Compact vs Standard Cranks

How does power differ on standard vs compact cranks? If FTP is about 225 and average cadence is about 85 which is better? Will either crank make a difference beyond obvious changes due to chainring sizes/speed. What kind of impact does it make on the athlete?

Shouldn’t effect anything. Watts are watts. You should be able to spend a bit more time in the center of your cassette which is a positive. But it won’t feel easier.

I’ve just swapped from compact to standard as I picked up a cheap ultegra group that came with 53/39. Was a bit worried I’d struggle on the hills but I think I’m going to be ok bar the few 24% climbs near home.

My ftp is somewhere near 250w for reference. I’m going to enjoy not being in the 11 cog as much as my front derailleur always rubbed/needed trimming. No other noticeable differences so far.

As long as you have all the gears you need, you’ll be fine. However, if you were to buy something new, I don’t recommend standard cranks. Given your power output, go for a compact crank next time. People fret over spinning out, but unless you are racing, this is not really a concern. There are very few roads where I spin out my compact crankset (because there is a thing called traffic). Even in races a compact crank is fine. In fact, even a 50:12 ≈ 46:11 should be plenty for most.

Making sure you have a sufficiently low gear, including a bail-out gear, is of much, much, much higher practical significance.


I have always run compact cranks, and prefer to spin at a higher cadence (95+).

when the roads pick up, i’d rather not be in my easiest gear doing a wattage way above my threshold. Even on the downhills, I have never been dropped because I didn’t have a 53 big ring.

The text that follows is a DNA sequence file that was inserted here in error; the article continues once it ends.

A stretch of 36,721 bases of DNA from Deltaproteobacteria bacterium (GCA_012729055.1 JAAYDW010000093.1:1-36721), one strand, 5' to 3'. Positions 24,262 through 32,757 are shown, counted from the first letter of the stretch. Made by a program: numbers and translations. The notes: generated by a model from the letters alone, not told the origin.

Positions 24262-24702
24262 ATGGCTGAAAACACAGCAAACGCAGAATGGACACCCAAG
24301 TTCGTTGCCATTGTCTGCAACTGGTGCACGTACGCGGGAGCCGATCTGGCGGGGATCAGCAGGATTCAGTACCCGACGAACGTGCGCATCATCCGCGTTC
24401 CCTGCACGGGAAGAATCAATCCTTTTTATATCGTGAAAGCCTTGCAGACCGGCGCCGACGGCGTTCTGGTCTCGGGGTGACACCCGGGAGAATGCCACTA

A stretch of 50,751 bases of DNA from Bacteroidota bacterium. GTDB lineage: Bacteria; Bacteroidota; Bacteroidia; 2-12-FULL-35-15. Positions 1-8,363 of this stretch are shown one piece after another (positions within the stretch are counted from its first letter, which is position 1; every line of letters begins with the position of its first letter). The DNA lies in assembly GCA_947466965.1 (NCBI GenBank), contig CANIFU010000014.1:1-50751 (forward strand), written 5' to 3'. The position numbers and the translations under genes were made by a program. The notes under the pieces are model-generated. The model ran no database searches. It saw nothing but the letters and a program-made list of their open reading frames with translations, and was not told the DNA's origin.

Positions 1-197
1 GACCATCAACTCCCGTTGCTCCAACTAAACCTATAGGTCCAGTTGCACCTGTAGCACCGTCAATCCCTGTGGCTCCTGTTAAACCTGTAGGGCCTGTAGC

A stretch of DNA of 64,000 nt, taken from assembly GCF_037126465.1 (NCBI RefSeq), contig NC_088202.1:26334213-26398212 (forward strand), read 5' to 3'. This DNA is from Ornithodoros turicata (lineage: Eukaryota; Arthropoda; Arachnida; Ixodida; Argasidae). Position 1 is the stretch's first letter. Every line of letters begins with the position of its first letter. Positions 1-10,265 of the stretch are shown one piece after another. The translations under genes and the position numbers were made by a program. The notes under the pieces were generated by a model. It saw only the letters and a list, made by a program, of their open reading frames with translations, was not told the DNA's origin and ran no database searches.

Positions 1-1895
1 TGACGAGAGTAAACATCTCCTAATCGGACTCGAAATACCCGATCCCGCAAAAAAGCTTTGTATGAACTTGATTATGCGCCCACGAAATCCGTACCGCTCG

As said above, having a bail-out gear is much more beneficial!

It doesn’t make any difference to power. Power is simply your bodies output, so isn’t affected by external factors.

Having lower gears simply means you have the option to go slower at the same power, or steeper at the same cadence

Semi-compact is where it’s at. :+1:


Gear inches are gear inches so if you’re in a 53:17 at 85rpm you’re going to go as fast as 50:16 at 85rpm.

However, bigger gears are more efficient. So watts required to maintain the same cadence/speed in the 53:17 gear combo is a little less than watts required in the 50:16 gear combo. But we’re talking really small differences. Like, 500mW.

I swapped to compact R8000 from standard cranks and could not be happier with it. I spent a bit of time looking at the ratios/speed with the compact and they suited me really well.

Where you ride is a massive part of this question. If you have large/steep hills, then you may need the compact. If you live in the flatlands, go for the standard hands-down.

Here’s my take on the whole chainring gearing debate (this goes for mountain bikes as well)

I live in NEARLY flat michigan, I’m talking 200ft elevation gain over 60 miles flat, and I run a compact 50/34 chainring setup with a 11-28 cassette on the road. When I’m racing, I know that I can basically spin out at around 39 mph, in the 50/11. On the mountain bike, I run a 34 single ring with a 10-42 cassette. Michigan is pretty well known for it’s singletrack races being super fast, I’m talking an average of 15mph over the course of some 2+ hour events. I still run the 34, even though many racers will run a 36 or 38.

I would much rather ride and race my bikes near the bottom of the cassette where gear jumps aren’t so wide, and it keeps my chain line straighter than if I was running larger chainrings, thus riding further up on the cassette.

Petar Sagan rides a standard crankset (or maybe he rides something larger!?), I most certainly don’t need to ride with pro gearing.

1 Like